View Full Version : Overquilt width for HH Asym?

2006-02-28, 15:36
Question for you quilt making folks. I'm about ready to complete my over/underquilt system for the HH Asym by making a synthetic loft overquilt. How wide should it be? I made an underquilt last spring so, with that and a Northface 20f down bag, I'm good down to just below freezing but the bag weighs 3 lbs.
I think Jardine's single quilt is 57" or so which seems excessive for a hammock quilt. My poncho liner folded in half is about 30" wide and that's OK for 60f or thereabouts. I feel "exposed" and do have to do alot of re-arranging when I turn over . My guess is about 48" but I'd like to hear comments from those who have slept under one at the 30f-40f I expect to experience camping in Colorado in the summer and fall.

2006-02-28, 17:01

i don't use a quilt, but i do use my WM Caribou opened up all the way and drape it over myself... it's about 64" around the shoulders, which is WAY more than plenty... fold that poncho liner at different widths, safety pin it in place, and try it out for width... make it a little bigger, a little smaller, and so forth until you figure it out... i'd say 48" should be plenty to cover ME and have some left over to tuck in underneath...but you might be bigger or smaller around than i am...

Just Jeff
2006-02-28, 17:42
JRB's hammock quilts are 48" and that's very comfortable for me in a hammock...still room left over to tuck in the edges. Maybe a bit narrow for rolling onto my side on the ground (but who wants to sleep on the ground, anyway?).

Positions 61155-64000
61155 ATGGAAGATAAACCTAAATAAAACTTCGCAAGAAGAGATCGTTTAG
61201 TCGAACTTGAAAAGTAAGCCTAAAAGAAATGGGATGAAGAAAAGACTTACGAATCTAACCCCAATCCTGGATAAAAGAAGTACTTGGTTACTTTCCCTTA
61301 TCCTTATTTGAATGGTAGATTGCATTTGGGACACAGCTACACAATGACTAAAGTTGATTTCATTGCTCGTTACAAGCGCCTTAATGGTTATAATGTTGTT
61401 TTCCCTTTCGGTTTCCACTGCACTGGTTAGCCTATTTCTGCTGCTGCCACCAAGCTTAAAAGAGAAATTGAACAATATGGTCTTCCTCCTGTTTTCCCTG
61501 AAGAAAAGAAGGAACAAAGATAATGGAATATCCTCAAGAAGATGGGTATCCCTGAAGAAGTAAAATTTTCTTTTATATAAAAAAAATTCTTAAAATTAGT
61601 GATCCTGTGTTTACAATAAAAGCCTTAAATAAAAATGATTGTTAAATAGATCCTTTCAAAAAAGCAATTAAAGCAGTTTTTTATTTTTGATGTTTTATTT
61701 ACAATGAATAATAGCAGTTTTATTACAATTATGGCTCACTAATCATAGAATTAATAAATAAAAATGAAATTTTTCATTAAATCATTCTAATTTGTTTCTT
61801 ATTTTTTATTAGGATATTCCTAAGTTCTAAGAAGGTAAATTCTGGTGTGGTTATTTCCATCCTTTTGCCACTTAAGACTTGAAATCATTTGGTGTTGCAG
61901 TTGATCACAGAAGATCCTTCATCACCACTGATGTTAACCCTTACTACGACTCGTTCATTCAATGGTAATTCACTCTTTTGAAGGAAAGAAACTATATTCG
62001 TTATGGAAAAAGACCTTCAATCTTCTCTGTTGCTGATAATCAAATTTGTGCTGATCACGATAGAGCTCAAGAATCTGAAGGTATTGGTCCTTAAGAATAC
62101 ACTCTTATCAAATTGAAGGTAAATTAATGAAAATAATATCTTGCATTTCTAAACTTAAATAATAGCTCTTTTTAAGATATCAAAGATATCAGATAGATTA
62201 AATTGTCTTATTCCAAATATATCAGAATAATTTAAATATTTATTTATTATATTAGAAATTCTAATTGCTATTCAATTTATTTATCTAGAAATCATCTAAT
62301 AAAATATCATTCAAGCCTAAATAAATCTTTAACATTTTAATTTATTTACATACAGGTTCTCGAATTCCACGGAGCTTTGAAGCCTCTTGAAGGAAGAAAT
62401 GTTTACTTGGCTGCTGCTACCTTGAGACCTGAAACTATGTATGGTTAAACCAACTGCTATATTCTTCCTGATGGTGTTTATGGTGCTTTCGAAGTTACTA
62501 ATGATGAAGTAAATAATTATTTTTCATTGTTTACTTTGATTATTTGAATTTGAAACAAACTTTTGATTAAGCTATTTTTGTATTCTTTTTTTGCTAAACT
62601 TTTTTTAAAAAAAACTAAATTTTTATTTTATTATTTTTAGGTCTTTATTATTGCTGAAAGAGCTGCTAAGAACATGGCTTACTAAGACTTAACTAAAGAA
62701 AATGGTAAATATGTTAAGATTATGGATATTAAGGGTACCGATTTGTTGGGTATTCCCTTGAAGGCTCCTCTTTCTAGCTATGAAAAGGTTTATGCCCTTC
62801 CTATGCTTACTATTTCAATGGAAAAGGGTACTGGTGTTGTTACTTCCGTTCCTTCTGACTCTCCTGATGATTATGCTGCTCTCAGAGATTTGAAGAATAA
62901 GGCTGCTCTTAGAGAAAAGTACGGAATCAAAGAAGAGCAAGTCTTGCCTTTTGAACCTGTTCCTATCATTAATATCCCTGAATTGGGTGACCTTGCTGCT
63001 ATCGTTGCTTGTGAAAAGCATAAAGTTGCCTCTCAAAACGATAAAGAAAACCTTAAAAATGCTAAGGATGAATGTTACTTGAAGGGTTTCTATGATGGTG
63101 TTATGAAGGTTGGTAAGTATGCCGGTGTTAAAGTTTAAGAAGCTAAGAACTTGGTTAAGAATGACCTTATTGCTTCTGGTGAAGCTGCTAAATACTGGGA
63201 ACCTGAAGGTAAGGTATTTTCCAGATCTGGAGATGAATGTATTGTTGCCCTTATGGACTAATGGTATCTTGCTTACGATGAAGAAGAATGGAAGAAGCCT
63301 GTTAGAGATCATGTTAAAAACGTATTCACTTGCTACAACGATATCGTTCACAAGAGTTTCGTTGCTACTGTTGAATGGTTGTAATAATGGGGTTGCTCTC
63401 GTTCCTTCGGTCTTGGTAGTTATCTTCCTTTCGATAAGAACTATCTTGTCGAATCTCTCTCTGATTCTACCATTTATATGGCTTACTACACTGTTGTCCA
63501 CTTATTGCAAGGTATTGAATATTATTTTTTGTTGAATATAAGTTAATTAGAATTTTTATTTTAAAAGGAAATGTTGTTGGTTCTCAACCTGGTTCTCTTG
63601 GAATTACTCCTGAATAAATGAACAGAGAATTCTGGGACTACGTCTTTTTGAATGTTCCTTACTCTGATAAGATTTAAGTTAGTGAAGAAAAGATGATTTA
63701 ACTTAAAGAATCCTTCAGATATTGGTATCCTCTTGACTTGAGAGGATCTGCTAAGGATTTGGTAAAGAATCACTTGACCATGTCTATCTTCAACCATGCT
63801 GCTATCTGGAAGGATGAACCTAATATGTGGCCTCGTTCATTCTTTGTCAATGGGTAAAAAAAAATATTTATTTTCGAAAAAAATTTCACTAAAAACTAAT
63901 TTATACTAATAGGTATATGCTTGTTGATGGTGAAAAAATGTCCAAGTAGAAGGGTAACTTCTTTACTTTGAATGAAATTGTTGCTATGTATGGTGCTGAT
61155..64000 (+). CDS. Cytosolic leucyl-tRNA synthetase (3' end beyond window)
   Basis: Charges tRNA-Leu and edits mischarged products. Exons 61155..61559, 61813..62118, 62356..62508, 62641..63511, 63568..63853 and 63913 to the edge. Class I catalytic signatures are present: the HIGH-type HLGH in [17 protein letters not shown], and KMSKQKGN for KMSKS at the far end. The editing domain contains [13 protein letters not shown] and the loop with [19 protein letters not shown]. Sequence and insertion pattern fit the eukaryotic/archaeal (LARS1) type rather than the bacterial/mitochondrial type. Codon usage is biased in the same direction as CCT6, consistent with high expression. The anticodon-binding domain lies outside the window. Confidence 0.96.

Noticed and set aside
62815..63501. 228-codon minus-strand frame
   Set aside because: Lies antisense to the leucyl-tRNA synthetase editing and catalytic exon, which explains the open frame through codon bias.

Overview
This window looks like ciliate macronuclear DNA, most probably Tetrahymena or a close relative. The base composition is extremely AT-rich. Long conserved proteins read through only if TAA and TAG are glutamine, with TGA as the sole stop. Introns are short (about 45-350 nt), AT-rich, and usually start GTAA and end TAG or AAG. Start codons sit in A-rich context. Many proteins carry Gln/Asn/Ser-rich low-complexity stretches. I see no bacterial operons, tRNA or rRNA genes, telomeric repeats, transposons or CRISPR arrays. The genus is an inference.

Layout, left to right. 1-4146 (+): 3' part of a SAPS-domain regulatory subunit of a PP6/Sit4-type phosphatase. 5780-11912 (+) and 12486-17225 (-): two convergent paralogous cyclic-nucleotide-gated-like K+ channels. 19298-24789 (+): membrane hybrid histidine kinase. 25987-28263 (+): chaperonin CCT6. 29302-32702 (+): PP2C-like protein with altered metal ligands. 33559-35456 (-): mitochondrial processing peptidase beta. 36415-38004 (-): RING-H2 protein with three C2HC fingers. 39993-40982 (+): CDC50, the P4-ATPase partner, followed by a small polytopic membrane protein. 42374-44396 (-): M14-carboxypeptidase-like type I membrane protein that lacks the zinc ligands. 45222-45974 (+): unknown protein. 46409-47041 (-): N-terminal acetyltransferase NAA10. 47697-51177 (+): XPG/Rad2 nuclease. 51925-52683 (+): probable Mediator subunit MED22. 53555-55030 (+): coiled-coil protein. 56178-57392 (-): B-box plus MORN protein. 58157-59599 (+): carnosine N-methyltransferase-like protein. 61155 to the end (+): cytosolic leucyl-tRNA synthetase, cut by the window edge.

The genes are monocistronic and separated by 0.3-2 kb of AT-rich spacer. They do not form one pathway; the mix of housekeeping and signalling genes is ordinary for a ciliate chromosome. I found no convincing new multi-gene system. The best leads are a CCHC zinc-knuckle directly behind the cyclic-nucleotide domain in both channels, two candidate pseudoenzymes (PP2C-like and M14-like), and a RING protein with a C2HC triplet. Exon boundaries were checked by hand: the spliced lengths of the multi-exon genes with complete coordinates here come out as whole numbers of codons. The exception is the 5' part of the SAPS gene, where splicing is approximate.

The Speer Top Blanket is 42" and I don't think I've heard a complaint about it being too narrow in a hammock (though I haven't heard too many people using them, either). I've never used a Speer Top Blanket.

30" seems way to narrow since my waist is more than that...there's no way I could sleep on my side without a draft. (Well, if I had enough draughts maybe I could sleep anywhere...) Obviously your body size and how much you move around when you sleep will make a difference, but it seems like 40" would be a bare minimum.

Remember that the fabric's dimensions will shrink as you stuff it with insulation. I.e. if you cut the material to 48x78, then put in the insulation, it'll end up smaller than 48x78. The more insulation you put in, the more it'll affect the size...if your quilt is good to 40F it might not make a difference, but if you make it good to 20F you might add a bit each dimension to compensate. (Sorry if you already knew this...thought it might save you some trouble in case you didn't.)

2006-02-28, 21:46
My North face bag ( I think it is a "Super Kazoo") is about 54" across the shoulders when unzipped. I had to get in it and zip up to be comfortable with my underquilt last fall at "something?" less than freezing i.e. frost on the ground in the morning and a fair breeze through the night. The zipped up bag is pretty snug. I'm looking for a +30f/-40f system for summer in the high country.
I shift around alot at night even at home. Of course I can't sleep on my stomach in the HH ( I can't at home, in my waterbed, either!) and my shoulders are not so great (both orthroscoped) so once I get stiff from sleeping on my back, the circus begins. Once I'm awake enough to turn onto my side, it's no big deal to adjust the quilt to cover me. AS LONG as it's wide enough to do that, and keep me warm.
I hadn't thought about insulation shrinking the width measurement (or the seams either). I had planned a fabric tube/piping around the edges to put a cord through to gather the edge. That will shrink it some more.
I'm thinking: 54" un-sewn fabric and insulation. Let's say seams and piping bring that to 50". Turn that inside out for 48"? Then loft for another 2" shrink to 46"? The insulation comes 60" wide anyway so the only issue is final weight of the quilt; I won't save any money trimming it the way I want.

Thanks for your comments,